Don’t Be Over-Reliant on Technology
While technology is an important tool in communicating with residents, personal touch is still important. Here are some ways to reach your residents, even if they are buried in their phones.
In the hospital business, the patient journey has become important. So vital, that hospitals now employ doctors solely to talk patients through the care they will be receiving.
It’s a model student housing companies should be following, Alex Jackiw, COO for Hayes Gibson Property Services, told attendees at CampusConnex in Orlando.
“The patient journey that hospitals put together for patients is similar to the student journey,” Jackiw says.
While the student housing industry has embraced technology, Jackiw reminded attendees that this current crop of college students still needs human interface. “Technology is a means, not an end,” she says. “You have to have nice people [working for you].”
Companies should not just rely on technology to service the customer. “Start with the customer experience and work back to the technology,” she says.
To prove the importance of real-life interactions, Jackiw pointed to online reviews. Jackiw said that 47 percent of students looked at reviews before deciding about where to live.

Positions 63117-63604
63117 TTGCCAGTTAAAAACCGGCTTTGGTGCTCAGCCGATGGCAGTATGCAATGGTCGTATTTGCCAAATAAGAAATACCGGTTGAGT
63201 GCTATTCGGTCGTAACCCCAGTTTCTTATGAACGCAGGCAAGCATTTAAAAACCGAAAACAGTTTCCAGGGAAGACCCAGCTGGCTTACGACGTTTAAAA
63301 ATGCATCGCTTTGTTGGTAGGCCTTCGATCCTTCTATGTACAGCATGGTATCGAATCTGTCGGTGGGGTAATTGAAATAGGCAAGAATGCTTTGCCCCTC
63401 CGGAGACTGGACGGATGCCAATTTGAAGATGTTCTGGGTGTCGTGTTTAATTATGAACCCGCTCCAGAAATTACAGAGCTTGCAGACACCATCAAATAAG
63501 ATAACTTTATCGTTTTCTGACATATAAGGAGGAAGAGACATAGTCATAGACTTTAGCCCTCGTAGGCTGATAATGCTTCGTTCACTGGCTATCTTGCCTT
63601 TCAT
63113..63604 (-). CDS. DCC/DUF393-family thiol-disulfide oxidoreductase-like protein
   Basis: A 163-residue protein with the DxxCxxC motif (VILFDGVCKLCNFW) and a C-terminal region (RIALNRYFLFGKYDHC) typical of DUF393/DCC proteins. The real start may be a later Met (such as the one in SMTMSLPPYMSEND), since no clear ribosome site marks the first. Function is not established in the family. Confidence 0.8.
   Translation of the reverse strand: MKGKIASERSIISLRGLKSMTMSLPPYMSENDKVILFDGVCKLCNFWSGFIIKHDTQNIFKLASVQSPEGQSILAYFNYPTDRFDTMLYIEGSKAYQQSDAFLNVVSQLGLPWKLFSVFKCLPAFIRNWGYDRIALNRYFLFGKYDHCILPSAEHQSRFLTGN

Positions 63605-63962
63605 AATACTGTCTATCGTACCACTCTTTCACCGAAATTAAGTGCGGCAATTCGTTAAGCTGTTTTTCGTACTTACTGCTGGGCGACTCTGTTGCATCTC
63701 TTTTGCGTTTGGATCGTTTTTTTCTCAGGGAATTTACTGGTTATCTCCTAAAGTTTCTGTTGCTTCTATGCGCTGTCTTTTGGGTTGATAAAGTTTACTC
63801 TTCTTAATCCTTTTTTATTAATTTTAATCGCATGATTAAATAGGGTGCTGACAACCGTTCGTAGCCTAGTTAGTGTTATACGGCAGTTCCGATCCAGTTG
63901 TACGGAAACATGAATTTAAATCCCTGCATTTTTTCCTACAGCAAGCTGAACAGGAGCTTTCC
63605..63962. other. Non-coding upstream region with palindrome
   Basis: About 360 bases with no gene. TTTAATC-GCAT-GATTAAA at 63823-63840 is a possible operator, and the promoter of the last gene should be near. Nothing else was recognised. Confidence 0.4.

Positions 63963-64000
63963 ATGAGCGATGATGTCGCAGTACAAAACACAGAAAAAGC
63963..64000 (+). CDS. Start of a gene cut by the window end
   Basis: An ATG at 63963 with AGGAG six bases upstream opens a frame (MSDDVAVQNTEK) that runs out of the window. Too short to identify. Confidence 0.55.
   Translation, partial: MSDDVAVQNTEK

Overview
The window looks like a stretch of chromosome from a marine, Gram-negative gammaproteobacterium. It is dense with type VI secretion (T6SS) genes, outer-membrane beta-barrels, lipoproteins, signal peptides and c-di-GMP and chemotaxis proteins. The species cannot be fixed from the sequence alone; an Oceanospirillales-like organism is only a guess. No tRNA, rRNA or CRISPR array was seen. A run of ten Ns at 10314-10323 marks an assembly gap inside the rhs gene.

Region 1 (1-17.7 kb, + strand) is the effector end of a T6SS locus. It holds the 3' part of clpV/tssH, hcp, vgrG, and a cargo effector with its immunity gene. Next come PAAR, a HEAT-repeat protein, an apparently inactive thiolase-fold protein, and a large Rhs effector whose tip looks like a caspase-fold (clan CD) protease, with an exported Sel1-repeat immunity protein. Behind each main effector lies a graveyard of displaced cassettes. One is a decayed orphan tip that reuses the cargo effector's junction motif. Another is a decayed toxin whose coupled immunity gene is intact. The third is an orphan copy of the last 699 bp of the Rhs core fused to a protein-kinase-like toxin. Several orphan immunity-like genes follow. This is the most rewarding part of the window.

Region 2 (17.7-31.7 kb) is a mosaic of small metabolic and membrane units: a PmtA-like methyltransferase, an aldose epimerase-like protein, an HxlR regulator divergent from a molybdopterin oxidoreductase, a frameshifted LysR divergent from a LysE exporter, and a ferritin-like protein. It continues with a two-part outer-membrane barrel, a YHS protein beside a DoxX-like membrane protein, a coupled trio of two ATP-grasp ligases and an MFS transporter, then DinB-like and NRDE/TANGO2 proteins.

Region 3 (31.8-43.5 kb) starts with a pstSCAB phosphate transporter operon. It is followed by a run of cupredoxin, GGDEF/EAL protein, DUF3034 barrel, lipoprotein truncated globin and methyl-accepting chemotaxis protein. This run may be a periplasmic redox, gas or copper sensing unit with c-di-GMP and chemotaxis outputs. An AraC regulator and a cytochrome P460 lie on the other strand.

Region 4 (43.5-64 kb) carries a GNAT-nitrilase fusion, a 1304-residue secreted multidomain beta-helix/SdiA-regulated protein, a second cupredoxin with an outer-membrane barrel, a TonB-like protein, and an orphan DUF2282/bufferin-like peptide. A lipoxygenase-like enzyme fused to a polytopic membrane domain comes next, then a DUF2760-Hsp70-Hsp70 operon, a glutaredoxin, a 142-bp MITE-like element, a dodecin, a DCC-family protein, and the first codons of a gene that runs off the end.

“What are the other 53 percent thinking about [when they made a decision about where to live],” she asked. “More than likely, they are thinking about the interactions that they had. That is the high-touch piece that we need to be thinking about.”
To reinforce the importance of high-touch, student housing operators may need to turn to training. “In our training, we need to pay attention to the communication skills of our teams,” Jackiw says.
Even though this generation of college students lives on their phones, Jackiw provided examples of how student operators can still reach them on a personal level. She highlighted how events, such as a Week of Random Kindness and Free Food Fridays, can create a connection with students. Fun services, such as a staff member dressing up as an elf to deliver packages over the holidays, can also work.
Still need ways to connect with students? Add a pet, such as Brownie, to the mix. “What is the easiest way to reduce anxiety?” Jackiw asked. “Introduce pets into the equation.”
Other gestures can also win over students and parents, such as when one community delivered chicken noodle soup to a sick resident. “The students appreciated it and the parents took to social media,” Jackiw says.
Anything to impress parents is a win. “Parents worry about their kids,” Jackiw says. “They want peace of mind.”
Part of creating a great customer experience is also knowing when there are too many touchpoints. Student housing operators survey residents at many times throughout their tenure at a community, including after move in, after maintenance requests, and many other times. “All of the surveys are important,” Jackiw says. “But we can also get survey fatigue. We need to pay attention to that as we think about where high tech stops and high touch begins.”